Lot 79(Missouri) "Herculaneum, Augst 13", manuscript postmark at left and matching "50" rating on 1814 folded letter to Harrodsburgh, Ky. containing court deposition acknowledged and signed by William Clark, "Governor of the territory of Missouri, commander in chief of the militia thereof & superintendent of Indian Affairs" and is attested by Frederick Bates, Territorial Secretary and later Governor; some minor staining and reinforcing, F.-V.F., This is the earliest recorded use from Herculaneum.
Estimate $2,000 - 3,000.
A RARE WILLIAM CLARK AUTOGRAPH AS TERRITORIAL GOVERNOR OF MISSOURI.
Herculaneum is located midway between Saint Louis and Ste. Genevieve, on the Mississippi River. It was laid out by Moses Austin and Samuel Hammond, being the shipping point for lead from mines in Washington County. The post office was established on 1 October 1811.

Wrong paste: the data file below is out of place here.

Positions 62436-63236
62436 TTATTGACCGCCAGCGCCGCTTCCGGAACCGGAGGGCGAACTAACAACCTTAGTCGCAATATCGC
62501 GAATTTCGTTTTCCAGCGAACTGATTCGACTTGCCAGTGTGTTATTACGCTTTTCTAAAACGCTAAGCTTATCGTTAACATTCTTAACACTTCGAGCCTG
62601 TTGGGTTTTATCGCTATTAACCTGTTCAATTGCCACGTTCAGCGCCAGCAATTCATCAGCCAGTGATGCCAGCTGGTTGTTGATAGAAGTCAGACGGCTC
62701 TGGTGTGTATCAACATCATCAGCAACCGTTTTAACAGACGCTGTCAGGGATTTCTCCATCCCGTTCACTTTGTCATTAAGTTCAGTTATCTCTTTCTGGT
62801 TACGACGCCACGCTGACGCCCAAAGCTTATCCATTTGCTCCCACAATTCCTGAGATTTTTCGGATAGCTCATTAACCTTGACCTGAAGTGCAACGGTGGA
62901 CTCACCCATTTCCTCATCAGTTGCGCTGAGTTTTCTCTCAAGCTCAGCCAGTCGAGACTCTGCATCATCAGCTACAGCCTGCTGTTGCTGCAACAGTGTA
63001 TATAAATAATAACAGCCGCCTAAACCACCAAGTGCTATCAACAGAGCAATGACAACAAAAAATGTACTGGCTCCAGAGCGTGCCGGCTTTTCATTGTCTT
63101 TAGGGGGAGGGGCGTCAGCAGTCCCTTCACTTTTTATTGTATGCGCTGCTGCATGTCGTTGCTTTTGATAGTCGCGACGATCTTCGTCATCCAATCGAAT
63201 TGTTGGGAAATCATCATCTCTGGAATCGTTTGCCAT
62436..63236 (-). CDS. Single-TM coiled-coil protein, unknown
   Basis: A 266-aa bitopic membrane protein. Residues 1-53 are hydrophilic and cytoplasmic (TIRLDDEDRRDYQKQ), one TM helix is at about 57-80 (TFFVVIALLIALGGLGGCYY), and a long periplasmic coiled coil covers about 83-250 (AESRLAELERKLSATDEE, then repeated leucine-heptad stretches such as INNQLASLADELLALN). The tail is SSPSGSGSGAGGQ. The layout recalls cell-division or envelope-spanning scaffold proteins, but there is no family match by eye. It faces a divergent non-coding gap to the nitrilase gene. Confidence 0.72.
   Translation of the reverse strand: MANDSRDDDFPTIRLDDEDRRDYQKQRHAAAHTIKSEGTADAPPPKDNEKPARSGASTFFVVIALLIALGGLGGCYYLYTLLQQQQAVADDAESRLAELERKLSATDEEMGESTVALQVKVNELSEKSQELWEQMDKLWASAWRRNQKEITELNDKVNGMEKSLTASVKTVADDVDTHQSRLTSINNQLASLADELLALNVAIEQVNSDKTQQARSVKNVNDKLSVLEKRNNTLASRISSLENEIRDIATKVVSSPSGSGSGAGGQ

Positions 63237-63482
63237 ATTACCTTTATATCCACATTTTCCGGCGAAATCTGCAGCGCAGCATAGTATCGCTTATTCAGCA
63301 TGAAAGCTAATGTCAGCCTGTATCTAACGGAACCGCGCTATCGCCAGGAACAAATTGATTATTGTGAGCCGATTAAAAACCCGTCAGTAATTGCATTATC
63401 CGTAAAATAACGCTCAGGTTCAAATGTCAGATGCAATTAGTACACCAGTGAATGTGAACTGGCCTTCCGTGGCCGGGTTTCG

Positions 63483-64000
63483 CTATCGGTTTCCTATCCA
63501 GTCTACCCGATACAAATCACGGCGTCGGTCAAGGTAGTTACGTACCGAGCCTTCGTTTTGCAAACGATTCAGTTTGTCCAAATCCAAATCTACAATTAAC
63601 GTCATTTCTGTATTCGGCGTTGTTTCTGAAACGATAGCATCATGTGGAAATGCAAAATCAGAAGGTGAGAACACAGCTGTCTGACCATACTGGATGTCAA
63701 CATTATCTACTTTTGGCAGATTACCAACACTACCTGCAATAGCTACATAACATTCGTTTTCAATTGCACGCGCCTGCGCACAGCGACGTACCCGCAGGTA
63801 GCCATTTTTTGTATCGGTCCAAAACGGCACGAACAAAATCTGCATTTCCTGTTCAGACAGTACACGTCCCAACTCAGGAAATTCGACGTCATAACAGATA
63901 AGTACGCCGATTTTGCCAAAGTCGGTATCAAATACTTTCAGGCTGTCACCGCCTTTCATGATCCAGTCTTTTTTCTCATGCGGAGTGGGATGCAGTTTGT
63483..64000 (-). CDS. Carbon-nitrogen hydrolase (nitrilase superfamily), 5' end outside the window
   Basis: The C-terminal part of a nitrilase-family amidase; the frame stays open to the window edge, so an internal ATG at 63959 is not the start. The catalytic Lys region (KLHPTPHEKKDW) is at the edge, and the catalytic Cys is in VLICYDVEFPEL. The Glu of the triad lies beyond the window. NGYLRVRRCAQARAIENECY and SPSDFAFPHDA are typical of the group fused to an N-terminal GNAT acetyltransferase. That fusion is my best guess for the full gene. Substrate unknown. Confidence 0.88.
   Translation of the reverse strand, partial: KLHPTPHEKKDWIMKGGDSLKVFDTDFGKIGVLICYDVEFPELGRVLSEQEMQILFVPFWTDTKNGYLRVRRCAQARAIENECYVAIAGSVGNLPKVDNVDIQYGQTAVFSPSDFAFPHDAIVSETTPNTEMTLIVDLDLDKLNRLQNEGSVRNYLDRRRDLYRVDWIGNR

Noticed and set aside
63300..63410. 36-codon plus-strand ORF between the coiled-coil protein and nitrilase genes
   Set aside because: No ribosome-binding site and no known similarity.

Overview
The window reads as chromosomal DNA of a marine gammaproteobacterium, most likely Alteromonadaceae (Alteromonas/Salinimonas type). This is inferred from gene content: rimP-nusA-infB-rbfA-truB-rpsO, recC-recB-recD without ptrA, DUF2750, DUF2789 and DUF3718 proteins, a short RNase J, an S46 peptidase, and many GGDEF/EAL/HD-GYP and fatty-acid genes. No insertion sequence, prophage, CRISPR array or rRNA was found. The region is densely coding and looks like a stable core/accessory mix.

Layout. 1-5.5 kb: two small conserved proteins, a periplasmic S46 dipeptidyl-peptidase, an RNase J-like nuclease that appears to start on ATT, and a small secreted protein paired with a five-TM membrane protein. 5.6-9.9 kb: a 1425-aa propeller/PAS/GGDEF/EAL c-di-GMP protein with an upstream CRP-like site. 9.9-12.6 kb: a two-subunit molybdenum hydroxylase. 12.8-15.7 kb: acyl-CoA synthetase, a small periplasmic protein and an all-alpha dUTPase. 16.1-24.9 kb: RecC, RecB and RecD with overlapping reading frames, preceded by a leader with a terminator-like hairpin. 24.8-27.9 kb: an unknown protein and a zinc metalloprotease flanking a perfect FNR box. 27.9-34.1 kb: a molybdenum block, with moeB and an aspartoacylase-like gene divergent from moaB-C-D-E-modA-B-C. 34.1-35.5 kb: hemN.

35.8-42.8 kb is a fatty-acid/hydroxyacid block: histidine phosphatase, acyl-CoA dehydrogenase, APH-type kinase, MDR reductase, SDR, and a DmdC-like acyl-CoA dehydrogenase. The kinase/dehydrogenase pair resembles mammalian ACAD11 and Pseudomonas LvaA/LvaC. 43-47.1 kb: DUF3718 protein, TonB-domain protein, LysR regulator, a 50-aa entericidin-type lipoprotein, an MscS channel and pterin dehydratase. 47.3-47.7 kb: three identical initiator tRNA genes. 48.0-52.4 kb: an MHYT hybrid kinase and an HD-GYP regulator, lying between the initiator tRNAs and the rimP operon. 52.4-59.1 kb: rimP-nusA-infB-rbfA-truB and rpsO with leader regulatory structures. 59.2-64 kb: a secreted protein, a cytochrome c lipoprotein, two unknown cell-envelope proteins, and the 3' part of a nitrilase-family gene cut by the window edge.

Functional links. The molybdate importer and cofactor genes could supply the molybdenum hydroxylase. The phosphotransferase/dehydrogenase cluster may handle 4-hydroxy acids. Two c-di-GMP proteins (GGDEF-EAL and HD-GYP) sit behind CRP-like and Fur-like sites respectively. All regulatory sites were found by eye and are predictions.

William Clark (1770-1838) was an American explorer, soldier, Indian agent, and territorial governor best known as one of the leaders of the Lewis and Clark Expedition. A native of Virginia, he grew up in pre-statehood Kentucky before later settling in what became the state of Missouri. Serving with Meriwether Lewis, they led the first American overland expedition across the Louisiana Purchase to the Pacific Coast and back, leaving from Pittsburgh on August 31, 1803, and returning to St. Louis on September 23, 1806. They claimed the Pacific Northwest for the United States. Before the expedition, he served in a militia and the United States Army. In 1809 Clark was appointed brigadier general of the militia, superintendent of Indian Affairs in the Louisiana Territory, and Governor of the Missouri Territory in 1813. During the War of 1812, he led military campaigns and established the first post in what is now Wisconsin. After the war he returned to his position as Superintendent of Indian Affairs until his death in 1838.